Rihanna’s work ethic is enviable. For eight years straight, she released an album annually (if we include 2008’s Good Girl Gone Bad: Reloaded reissue). But in 2012, after her gruelling promotion of Unapologetic and its corresponding tour, she took an extended break, returning in 2016 with Anti, her eighth and most recent LP. It was her first record to deliver her as an album artist: soulful, psychedelic and teeming with gutsy vocal performances. For an artist who had thus far been as oversaturated as any pop star could be, Anti suggested that we’ve only just begun to learn who Rihanna is.
1. Higher Anti (2016)
The least expected perhaps of all of Anti’s surprises, Higher is two minutes of pleading to a lover to come the hell over. Between strings, she sounds raspy like a lounge singer, admitting “this whiskey got me feelin’ pretty, so pardon if I’m impolite.” It disappears like a puff from a cigarette, almost as if it didn’t happen at all.
2. You Da One Talk That Talk (2012)
With its laid-back tropical groove, You Da One is one of the most addictive and relaxed earworms in Rihanna’s armour, produced by the since damned Dr Luke. The dancehall and reggae rhythms exquisitely complement her island queen swagger, and at the time garnered attention for furthering the liberation of Rihanna’s Caribbean lilt.
3. Man Down Loud (2010)
“What started out as a simple altercation, turned into a real sticky situation,” sings Rihanna on the first verse of this gangsta murder ballad and modern take on Bob Marley’s I Shot The Sheriff. In the music video she paints herself as a fugitive on the run after shooting a man who rapes her. The media frenzy around her assault by her ex Chris Brown a year earlier gave this single an extra sucker punch.
4. Rockstar 101 Rated R (2009)
Rihanna’s fourth album saw her emerging harder and edgier, embarking on grittier genres, including rock. The inclusion of a Slash guitar solo here was unnecessary but doesn’t detract from the fun Rihanna has stepping into full guitar hero mode, warning: “I got my middle finger up, I don’t really give a fuck.”
5. Breakin’ Dishes Good Girl Gone Bad (2007)
One of the earliest indicators of Rihanna’s delicious sense of humour, on Breakin’ Dishes she snapped back at a cheating ex. “I’m killing time, you know, bleaching your clothes/I’m roasting marshmallows on the fire, and what I’m burning is your attire.”
6. Stay (ft. Mikky Ekko) Unapologetic (2012)
Cat Power covered Stay on her last album, and in a Q interview discussed Rihanna’s vocal on this, her best piano ballad: “The timbre of Rihanna’s voice almost exists on the edge of a razor blade. She could be singing about mashed potatoes or lawnmowers and it’s gonna resonate. Otis Redding had that. Patsy Cline had that. That vibration goes into your bones.”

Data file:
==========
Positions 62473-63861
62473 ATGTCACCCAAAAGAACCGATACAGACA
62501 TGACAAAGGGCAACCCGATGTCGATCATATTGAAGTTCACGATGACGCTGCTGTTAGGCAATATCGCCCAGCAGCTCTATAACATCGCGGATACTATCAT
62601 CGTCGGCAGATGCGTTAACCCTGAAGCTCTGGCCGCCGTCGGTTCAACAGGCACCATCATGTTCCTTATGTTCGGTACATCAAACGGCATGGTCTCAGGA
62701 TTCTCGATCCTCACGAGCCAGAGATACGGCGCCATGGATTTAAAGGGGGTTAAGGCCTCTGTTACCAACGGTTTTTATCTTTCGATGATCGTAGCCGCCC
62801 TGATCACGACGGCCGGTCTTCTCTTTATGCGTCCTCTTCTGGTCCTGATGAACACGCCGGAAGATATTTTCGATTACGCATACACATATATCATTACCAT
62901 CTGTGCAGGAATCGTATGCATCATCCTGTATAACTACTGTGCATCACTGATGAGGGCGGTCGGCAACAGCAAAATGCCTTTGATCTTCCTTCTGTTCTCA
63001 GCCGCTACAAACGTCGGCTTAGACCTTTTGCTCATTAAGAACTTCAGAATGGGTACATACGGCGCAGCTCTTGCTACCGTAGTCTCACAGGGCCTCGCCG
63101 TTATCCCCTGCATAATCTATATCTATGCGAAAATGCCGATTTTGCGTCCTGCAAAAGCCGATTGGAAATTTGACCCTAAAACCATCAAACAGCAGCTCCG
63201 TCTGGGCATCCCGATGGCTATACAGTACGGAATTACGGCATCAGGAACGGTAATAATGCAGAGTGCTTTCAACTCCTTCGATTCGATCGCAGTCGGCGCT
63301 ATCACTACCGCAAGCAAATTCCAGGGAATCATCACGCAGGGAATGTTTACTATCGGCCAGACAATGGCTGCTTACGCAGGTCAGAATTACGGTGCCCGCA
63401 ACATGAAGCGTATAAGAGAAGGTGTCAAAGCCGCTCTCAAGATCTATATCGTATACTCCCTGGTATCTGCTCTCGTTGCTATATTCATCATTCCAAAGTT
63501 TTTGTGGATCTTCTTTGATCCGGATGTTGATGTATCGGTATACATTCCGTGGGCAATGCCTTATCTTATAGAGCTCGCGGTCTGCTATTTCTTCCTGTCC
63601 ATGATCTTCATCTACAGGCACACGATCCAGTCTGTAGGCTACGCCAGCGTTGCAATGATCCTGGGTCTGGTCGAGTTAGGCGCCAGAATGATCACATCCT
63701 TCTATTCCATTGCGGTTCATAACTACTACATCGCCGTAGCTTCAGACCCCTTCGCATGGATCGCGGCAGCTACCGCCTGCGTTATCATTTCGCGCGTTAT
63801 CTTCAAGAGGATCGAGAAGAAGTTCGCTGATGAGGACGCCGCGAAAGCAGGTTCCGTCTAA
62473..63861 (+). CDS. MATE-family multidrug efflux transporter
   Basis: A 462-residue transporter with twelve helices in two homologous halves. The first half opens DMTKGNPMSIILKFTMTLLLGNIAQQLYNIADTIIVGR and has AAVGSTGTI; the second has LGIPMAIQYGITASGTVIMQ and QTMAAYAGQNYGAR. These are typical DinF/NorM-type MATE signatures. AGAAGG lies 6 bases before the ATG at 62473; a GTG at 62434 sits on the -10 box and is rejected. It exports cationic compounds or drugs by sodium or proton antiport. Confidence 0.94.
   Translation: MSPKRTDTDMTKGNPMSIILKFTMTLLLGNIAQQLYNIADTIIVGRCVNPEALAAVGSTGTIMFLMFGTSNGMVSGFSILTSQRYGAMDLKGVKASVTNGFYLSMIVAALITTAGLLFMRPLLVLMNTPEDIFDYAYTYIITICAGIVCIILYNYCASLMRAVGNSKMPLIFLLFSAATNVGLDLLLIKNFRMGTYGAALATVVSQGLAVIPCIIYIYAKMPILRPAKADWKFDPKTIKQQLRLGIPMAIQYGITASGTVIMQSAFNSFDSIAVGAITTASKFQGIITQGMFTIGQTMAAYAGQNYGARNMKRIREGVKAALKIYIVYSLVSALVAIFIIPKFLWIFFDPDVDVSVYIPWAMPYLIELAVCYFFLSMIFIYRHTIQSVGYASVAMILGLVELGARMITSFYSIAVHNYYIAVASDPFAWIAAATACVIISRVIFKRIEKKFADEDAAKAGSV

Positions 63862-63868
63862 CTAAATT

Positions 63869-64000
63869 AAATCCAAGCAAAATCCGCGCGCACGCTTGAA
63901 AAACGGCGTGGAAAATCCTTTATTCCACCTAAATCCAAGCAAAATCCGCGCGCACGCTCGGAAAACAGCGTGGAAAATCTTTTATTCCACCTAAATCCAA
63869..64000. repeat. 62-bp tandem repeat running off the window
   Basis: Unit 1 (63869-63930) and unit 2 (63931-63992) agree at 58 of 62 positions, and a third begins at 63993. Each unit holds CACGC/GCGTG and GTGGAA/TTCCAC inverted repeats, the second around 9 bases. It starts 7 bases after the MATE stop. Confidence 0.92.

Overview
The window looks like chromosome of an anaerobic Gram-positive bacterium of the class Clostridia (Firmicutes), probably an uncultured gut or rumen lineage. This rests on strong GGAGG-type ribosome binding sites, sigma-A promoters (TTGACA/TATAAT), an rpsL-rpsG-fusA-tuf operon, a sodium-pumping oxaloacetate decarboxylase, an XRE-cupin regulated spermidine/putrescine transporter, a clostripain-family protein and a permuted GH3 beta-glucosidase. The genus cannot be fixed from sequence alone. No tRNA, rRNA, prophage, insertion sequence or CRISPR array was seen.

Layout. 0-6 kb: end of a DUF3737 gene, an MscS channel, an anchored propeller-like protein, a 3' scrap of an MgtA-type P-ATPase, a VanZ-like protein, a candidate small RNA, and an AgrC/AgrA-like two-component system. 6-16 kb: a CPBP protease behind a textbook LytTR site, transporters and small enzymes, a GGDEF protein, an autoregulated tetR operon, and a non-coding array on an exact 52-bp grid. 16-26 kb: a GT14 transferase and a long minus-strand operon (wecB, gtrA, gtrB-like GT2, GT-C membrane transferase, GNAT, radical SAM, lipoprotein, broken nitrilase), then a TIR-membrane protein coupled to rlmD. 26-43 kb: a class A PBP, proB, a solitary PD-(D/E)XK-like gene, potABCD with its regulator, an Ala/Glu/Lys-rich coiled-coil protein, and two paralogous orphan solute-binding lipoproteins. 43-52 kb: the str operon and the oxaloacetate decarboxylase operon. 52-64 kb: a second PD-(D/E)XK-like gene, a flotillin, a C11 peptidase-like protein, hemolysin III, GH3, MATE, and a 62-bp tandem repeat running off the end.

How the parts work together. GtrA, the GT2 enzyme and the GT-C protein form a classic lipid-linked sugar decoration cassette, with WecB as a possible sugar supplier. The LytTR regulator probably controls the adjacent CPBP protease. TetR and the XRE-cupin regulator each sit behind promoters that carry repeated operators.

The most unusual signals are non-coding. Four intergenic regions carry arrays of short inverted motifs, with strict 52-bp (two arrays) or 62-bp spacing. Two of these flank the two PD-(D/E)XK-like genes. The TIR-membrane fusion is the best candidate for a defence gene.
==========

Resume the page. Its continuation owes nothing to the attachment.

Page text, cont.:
7. Love On The Brain Anti (2016)
There’s something Back To Black-era Amy Winehouse or Etta James in the old-school R&B setting of this torch song, which features Rihanna’s best vocal performance to date. As she sings, “It beats me black and blue but it fucks me so good”, Rihanna takes the rough with the smooth, travelling back and forth through time, heart and head.
8. Selfish (Future ft. Rihanna) Hndrxx (2017)
Collaborations are a blockbuster element of Rihanna’s career – from Coldplay to Calvin Harris, and Kendrick Lamar to Drake, she’s as prolific as a featured artist as she is the main event. Post-Anti, she glided onto this arresting duet with the Atlanta rapper, and became the soaring yin to his rugged Auto-Tune’d yang.
9. American Oxygen Single (2015)
While the public were growing impatient with Rihanna’s time away, she put out a series of singles that would serve as a bridge between past and future, including this – an epic study
of American pride inspired by Springsteen’s Born In The USA through the gaze of a black female immigrant. Her most overtly political move and it sounds colossal.
10. Pour It Up Unapologetic (2012)
Pour It Up is Rihanna’s signature strip-club anthem – a trap-influenced woozy trip that descends into late-night debauchery but clings fiercely onto Rihanna’s own sense of independence. Braggy and forthright, she repeats: “All I see is signs, all I see is dollar signs,” while throwing more bills at the pole, never running out of cash.
Selected By Eve Barlow